Credited as the pioneer of Swahili literature, Muhammed Said Abdulla is the first novelist to produce a blend of local traditional and western literary forms of Swahili novels. He was born in Makunduch village in Zanzibar, part of modern-day Tanzania on April 25, 1918. He received his education from a missionary school and by 1938, he had completed his secondary education.
He worked as an inspector with the Colonial Health Department. After working in that position for a decade, he ventured into journalism and became the editor of the Zanzibari newspaper. Later on, he became the assistant editor of Al-Falaq, Afrika Kwetu and Al-Mahda. He moved on to become the editor of Mkulima, an agriculture magazine.
In 1964, during the revolution that overthrew the Sultan of Zanzibar and his Arab government, Abdulla would be one of the unfortunate victims of the revolution as he lost his family to it. Zanzibar, which was an overseas territory of Oman was ruled by the Arabs who even though were in the minority succeeded in retaining power.
More about this
The mainly Afro-Shirazi party which felt underrepresented in parliament despite the winning the pre-independence election in 1963, aligned itself with the left-wing Umma Party and caused an uprising on January 12, 1964. The revolution caused the loss of many lives numbering in the thousands and Said’s family was among the lives lost.
His first novelette, Mzimu wa watu wa kale (Graveyard of the Ancestors) won him the first prize in the East African Literary competition of 1957-58. The novel gained popularity because of a divergent style away from the usual folktale sequence that was common to Swahili literature. The award would go on to boost his career in literature.
The book is the first of an investigative series that is connected to the character, Bwana Msa. It relates to the story of an amateur detective, Msa (an abbreviation of the author’s name) and his friend Najum who have been labelled by critics as African Sherlock Holmes and his Watson respectively, solve the mystery of a corpse with its head chopped off. His subsequent writings follow a similar trail.
In his last novel, Kosa la Bwana Msa (Bwana Msa’s fault, 1989), his popular detective commits an error while investigating a case of bigamy. The protagonist gets married to a rich woman and also secretly marries another one who is younger and prettier. When the first wife discovers her husband’s deceit, she sends two killers to go and kill her husband. Events took a different turn as she is the one who dies instead.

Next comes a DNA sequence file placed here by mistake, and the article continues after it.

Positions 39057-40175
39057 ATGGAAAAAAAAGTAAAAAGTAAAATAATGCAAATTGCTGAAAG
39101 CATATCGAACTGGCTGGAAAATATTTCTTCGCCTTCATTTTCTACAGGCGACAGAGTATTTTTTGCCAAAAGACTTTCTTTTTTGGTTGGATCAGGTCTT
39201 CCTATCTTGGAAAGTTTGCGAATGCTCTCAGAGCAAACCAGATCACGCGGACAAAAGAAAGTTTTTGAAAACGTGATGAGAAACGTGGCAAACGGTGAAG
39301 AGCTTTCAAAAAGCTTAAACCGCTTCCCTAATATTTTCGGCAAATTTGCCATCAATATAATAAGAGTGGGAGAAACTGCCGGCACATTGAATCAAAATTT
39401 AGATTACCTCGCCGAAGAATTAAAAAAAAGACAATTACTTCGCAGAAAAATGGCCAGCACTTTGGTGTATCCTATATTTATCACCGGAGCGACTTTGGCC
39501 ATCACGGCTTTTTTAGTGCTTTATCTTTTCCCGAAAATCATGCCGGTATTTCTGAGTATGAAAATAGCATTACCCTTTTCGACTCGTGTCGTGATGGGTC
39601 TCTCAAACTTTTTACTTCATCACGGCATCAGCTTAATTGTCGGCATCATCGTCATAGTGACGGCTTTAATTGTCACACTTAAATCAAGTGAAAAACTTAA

His story, Kisima cha Giningi (The Giningi Well) published in 1969 is also about the mysterious death of the richest woman of a village who was murdered by her greedy uncle while his story Duniana Kuna Watu (There are People in the World, 1973) is also one of such enigmatic pieces about an heiress who sleeps with her father’s driver and marries him in secret, only to find out she and her husband are siblings.
With every new story came a new sophistication in plot. His story Mke Wangu (My Wife) which was published in the volume Kinwa Jumba La Maneno (The Mouth is the Palace of Words) in 1977 by different authors is about a rich and spoiled young man from town who wanted to marry a girl from a village so he could mould her into a character that fits his whim.
To his dismay, he found out the girl, despite being from a village is an intelligent young woman with a strong personality who would not allow herself to be manipulated.
Abdulla’s stories, mostly set in pre-revolution Zanzibar, has been criticized for its overcomplicated plot and unconvincing plots. The plots which are mostly crime or mystery come from the complex relationships that usually bring together his characters who are mostly rich Arab landowners who have their past intertwined with their present.
His ability to write about vapid happenings humorously have contributed to his success in writing novels and essays. His exotic style of investigative plot sets his novels apart from the everyday folktale style of Swahili literature and this has been pointed out by just a few critics.
The rest mainly discuss his work, especially his famous detective Bwana Msa, mainly based on his resemblance to Sherlock Holmes and Augustine Dupin, Edgar Alan Poe’s fictional detective character.
Said’s use of Swahili in his writings shot him to fame and earned him admiration throughout East Africa. His books have been reprinted and widely used as school textbooks. His works have been reprinted in several languages. His legacy remains as the pioneer of Swahili literature.
He died in March 1991.